Gail insisted that he go to the doctor and William insisted that he would be fine going by himself. Taking Darla with him, he drove the 30 miles to Ely to drop Darla off at the veterinarian while he was treated. Unaware of what happened to the contractors two houses away, Gail saw a conservation officer walk past the window tracking the bear through their yard and thought law enforcement had been alerted when William went to the doctor.
"I go outside and I just said, 'Oh, are you here because my husband got bit by a bear?' And they go, 'You're husband got attacked too?' " she said. She added that she felt bad because the contractor's injuries were worse than William's bite.
William said he has been on the phone a lot with their friends who think that he nearly died. Gail pointed out, "Well, I think maybe you did, honey," to which William responded that it could have been worse.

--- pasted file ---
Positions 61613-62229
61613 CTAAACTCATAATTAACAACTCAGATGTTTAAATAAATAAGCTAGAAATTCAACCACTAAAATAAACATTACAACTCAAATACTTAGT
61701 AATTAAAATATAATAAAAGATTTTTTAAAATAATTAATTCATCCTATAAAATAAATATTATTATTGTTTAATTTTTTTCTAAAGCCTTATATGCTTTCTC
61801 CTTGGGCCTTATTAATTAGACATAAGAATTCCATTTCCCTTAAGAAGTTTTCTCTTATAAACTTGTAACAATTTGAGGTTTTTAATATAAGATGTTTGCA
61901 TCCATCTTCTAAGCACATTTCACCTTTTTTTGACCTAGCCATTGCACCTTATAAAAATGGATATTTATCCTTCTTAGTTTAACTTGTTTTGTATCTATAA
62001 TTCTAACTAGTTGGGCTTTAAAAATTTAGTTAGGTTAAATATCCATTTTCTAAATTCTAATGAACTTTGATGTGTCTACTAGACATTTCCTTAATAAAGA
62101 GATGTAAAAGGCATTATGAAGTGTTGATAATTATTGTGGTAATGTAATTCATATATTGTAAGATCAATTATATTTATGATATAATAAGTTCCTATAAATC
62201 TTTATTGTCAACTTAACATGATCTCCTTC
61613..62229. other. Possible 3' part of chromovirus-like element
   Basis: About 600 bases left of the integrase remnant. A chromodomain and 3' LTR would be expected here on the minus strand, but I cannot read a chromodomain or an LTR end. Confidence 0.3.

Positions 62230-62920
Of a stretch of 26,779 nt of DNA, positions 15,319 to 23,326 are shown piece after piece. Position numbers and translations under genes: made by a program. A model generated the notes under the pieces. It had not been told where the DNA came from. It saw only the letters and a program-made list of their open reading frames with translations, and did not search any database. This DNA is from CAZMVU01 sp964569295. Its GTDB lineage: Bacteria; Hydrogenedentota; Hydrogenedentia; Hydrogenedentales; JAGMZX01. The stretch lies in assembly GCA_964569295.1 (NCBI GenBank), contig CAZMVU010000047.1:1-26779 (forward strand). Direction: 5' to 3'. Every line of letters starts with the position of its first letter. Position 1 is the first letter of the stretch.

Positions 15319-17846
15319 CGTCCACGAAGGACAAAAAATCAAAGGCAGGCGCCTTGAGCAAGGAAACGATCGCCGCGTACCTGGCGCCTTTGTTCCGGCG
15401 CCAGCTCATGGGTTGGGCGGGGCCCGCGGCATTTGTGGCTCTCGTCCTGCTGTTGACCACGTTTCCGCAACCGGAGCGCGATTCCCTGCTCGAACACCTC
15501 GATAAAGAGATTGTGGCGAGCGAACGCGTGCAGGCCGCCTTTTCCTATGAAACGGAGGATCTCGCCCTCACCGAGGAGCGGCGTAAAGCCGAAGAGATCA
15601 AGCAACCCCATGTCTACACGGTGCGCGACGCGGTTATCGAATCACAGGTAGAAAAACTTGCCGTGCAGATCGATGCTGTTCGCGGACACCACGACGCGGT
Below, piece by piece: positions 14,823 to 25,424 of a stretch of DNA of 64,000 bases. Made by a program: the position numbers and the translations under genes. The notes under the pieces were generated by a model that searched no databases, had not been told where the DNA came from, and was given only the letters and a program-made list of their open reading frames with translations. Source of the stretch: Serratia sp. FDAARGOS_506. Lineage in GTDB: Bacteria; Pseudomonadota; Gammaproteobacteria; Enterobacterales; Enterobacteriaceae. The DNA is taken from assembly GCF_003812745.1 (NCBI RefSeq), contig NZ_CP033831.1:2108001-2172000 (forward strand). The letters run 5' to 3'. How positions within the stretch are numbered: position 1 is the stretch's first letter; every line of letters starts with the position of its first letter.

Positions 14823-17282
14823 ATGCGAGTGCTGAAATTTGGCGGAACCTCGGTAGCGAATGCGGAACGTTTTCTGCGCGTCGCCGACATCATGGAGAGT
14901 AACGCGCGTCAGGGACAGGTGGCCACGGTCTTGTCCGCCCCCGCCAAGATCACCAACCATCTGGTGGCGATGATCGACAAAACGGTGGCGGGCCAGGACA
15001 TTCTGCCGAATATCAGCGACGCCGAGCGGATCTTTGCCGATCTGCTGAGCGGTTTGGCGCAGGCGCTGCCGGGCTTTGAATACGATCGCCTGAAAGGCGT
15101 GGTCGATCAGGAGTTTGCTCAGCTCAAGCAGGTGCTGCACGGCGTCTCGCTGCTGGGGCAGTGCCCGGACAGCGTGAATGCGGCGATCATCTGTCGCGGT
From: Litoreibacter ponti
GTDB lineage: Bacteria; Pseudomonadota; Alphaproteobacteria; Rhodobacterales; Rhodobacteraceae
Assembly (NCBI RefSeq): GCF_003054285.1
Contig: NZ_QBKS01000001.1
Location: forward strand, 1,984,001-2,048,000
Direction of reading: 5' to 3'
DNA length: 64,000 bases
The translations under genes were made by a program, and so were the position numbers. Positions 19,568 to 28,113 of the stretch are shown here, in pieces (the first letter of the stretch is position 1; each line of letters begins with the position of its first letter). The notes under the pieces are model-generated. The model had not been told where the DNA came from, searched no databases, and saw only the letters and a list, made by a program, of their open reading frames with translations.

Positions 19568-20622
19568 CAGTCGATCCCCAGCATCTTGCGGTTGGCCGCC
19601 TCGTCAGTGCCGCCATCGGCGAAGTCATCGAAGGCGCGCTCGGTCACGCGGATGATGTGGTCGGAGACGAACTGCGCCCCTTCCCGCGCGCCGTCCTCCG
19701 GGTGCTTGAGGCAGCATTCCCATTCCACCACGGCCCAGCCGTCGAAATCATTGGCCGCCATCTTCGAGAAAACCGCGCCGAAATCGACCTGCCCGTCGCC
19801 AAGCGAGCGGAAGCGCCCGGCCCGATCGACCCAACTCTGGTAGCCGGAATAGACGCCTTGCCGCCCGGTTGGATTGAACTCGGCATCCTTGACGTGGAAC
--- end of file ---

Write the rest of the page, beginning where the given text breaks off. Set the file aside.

"With a split second of something else happening, it could have been really bad, but it wasn't," Gail said. William, alluding to the bear's attack on the contractors, concluded, "He could have turned on me. He obviously turned on them."
William said he didn't get a lot of sleep Tuesday night, mulling over the events that unfolded that morning.
"In hindsight, now I look back, I think when I had him down like that and I was holding him, he could have so easily bit higher," he said, motioning to his neck. "Then when I was running after the dog afterwards, after I released him, he could have chased me down. In light of what he did over at the neighbor's, it could have been different. But fortunately, we're all OK."